Sarah Grace Smith is a graduate student in Augusta State University’s Master of Arts in Teaching Early Childhood Education program who will be completing her student teaching in Spring 2013. She received degrees in English and journalism from the University of Georgia in May 2011. She wants to be Ms. Frizzle when she grows up. See her blog below.

I have survived my first three weeks of student teaching. Lunchtime, recess, and bus duty are finally becoming less overwhelming and more part of a routine. I am beginning to teach subjects and getting to know the students well. I only have one fear: I think I’m becoming a kindergartner. I didn’t notice the symptoms until one night last week. I am taking two math classes in the evenings in addition to my student teaching which makes for some long days. While sitting in the second hour of my geometry class, I found myself whimpering to my table partner as we worked on a problem,

“It’s too hard! I can’t do it.”

I was tired, my brain was moving in slow motion, and the task in front of me felt insurmountable. But I had to stop and laugh at myself. Earlier that same day, I’d been working with a student who had said the same thing to me with tears running down his small face.

I was helping him to write three sentences in his journal, and I’d been tempted to laugh. It seemed like such an easy task to me. But for him, it felt insurmountable, just like the geometry problem felt for me at the end of a long day. The good news is, we both accomplished our goals. Both of us felt ill equipped for the tasks before us, but both of us were pushed and discovered untapped mental resources. Because we were challenged, we grew.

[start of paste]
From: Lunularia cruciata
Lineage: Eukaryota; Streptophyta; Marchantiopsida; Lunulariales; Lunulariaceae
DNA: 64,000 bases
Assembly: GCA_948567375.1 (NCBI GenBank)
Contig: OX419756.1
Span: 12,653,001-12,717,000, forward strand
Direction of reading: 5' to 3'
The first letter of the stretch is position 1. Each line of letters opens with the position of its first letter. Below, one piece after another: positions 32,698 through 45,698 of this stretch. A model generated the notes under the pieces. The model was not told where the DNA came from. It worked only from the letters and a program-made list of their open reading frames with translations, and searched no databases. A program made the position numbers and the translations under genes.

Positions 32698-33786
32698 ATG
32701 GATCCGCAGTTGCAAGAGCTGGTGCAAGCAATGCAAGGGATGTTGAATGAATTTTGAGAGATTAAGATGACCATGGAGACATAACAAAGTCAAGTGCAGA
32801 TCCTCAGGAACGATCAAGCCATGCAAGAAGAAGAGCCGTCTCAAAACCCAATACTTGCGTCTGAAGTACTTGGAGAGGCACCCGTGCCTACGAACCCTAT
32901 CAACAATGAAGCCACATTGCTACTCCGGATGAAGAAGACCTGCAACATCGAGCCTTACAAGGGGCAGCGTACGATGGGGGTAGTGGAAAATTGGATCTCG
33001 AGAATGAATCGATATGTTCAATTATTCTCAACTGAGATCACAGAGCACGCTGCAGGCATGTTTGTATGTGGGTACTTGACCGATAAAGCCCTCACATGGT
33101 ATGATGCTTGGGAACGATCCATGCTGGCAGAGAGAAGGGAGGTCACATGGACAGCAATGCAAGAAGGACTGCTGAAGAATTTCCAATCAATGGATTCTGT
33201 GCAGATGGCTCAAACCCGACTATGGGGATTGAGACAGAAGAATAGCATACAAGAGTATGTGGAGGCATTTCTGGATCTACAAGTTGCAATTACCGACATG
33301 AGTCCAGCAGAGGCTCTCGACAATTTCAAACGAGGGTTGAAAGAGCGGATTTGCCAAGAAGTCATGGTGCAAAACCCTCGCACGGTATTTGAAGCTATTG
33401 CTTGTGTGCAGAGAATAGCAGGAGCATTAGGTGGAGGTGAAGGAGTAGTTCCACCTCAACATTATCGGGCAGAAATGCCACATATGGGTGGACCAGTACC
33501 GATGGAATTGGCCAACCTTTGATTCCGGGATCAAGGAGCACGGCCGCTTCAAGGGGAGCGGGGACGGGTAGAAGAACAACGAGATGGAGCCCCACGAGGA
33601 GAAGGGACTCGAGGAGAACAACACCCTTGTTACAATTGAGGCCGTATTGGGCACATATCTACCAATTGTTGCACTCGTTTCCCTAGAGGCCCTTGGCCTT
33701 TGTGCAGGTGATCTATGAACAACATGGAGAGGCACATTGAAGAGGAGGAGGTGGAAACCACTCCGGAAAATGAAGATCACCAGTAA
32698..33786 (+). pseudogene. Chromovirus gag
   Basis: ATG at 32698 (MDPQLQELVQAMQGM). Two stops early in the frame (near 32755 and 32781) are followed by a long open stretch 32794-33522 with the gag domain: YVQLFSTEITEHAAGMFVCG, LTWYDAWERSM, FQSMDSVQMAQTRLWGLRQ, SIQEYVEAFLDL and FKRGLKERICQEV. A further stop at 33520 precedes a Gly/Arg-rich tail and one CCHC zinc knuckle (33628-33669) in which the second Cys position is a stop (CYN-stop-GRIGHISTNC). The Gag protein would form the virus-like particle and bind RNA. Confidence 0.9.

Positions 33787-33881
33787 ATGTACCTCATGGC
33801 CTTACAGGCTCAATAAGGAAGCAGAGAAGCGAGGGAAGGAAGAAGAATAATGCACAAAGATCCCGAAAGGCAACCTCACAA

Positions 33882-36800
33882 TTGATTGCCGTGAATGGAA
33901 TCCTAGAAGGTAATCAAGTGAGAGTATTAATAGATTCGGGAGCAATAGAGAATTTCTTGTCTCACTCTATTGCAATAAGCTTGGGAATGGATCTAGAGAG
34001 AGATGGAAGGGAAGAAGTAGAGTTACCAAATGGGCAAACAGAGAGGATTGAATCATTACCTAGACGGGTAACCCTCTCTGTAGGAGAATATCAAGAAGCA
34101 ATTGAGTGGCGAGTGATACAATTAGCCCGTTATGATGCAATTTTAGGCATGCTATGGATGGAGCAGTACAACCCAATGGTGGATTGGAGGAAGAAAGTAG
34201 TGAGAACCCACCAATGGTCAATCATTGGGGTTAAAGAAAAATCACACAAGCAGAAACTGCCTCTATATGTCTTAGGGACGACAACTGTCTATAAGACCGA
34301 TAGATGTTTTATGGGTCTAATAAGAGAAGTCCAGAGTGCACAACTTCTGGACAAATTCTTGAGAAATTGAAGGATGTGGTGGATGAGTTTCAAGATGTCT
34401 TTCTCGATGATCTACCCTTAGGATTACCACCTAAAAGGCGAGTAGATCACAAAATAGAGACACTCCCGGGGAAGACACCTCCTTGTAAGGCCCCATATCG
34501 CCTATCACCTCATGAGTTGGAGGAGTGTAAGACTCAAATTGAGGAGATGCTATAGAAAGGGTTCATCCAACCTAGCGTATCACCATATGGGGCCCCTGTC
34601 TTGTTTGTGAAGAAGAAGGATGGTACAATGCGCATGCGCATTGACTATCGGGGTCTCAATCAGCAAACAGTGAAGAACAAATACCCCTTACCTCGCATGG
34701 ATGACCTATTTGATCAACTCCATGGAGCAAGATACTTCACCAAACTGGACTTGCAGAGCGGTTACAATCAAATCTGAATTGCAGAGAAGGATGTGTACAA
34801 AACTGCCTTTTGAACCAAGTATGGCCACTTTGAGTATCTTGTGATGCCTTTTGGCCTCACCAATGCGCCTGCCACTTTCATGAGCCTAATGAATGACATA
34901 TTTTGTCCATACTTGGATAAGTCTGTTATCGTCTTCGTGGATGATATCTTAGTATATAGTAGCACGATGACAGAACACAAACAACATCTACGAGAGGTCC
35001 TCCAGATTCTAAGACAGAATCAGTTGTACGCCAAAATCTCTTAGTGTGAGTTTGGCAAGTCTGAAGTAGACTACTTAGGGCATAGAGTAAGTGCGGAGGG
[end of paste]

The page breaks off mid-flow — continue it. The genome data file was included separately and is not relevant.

That’s the most exciting part of student teaching so far: seeing my students rise to the challenge. I enjoy setting the bar high and watching students fly over it. But this is the area in which my still being a student has also benefited me the most.

Learning is all about stretching the limits of the mind, and it can sometimes be a painful process. The further removed we are from the process, the less we can sympathize with the frustration when we feel a task is beyond our abilities. That’s why I was thankful for that moment of clarity and humor in geometry. I knew exactly what my student had been feeling, and that sympathy better equipped me to help him and other students the next time. As teachers, we must challenge our students but also provide them with the support they need to accomplish given them. The hard part is finding a balance between supporting them and letting them learn to think for themselves.

Each student needs support in different ways and at different times. I know this fact is old news to anyone who has been in the classroom for an extended period of time, but this is the part that overwhelms me. As I am just learning the basic rhythms of the classroom and a few tricks to get through to some of the students, I cannot imagine the day when I can differentiate for twenty-three individuals. But differentiation is a vital part of part of any classroom that is going to equip its students well. I want it to be a part of mine.

For now, I live on both sides of the classroom: teacher by day, student by night. I want to take advantage of this unique position while I have it and learn as much as possible. I want to hold on to this sympathetic understanding for as long as possible. So even though it worries me, I’ll embrace my transformation into a kindergartner for now. Especially if it includes nap time.